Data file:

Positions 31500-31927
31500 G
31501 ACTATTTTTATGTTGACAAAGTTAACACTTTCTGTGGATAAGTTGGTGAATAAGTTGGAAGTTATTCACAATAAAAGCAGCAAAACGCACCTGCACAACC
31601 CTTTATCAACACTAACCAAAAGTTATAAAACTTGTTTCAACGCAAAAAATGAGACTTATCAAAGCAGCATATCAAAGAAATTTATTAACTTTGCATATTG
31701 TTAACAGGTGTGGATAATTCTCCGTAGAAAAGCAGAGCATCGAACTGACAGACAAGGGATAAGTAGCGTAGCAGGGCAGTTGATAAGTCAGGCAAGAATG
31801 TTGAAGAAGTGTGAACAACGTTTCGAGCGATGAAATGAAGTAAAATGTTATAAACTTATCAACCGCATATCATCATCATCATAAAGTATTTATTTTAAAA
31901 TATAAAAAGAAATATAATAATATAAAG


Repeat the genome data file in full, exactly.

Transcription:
Positions 31500-31927
31500 G
31501 ACTATTTTTATGTTGACAAAGTTAACACTTTCTGTGGATAAGTTGGTGAATAAGTTGGAAGTTATTCACAATAAAAGCAGCAAAACGCACCTGCACAACC
31601 CTTTATCAACACTAACCAAAAGTTATAAAACTTGTTTCAACGCAAAAAATGAGACTTATCAAAGCAGCATATCAAAGAAATTTATTAACTTTGCATATTG
31701 TTAACAGGTGTGGATAATTCTCCGTAGAAAAGCAGAGCATCGAACTGACAGACAAGGGATAAGTAGCGTAGCAGGGCAGTTGATAAGTCAGGCAAGAATG
31801 TTGAAGAAGTGTGAACAACGTTTCGAGCGATGAAATGAAGTAAAATGTTATAAACTTATCAACCGCATATCATCATCATCATAAAGTATTTATTTTAAAA
31901 TATAAAAAGAAATATAATAATATAAAG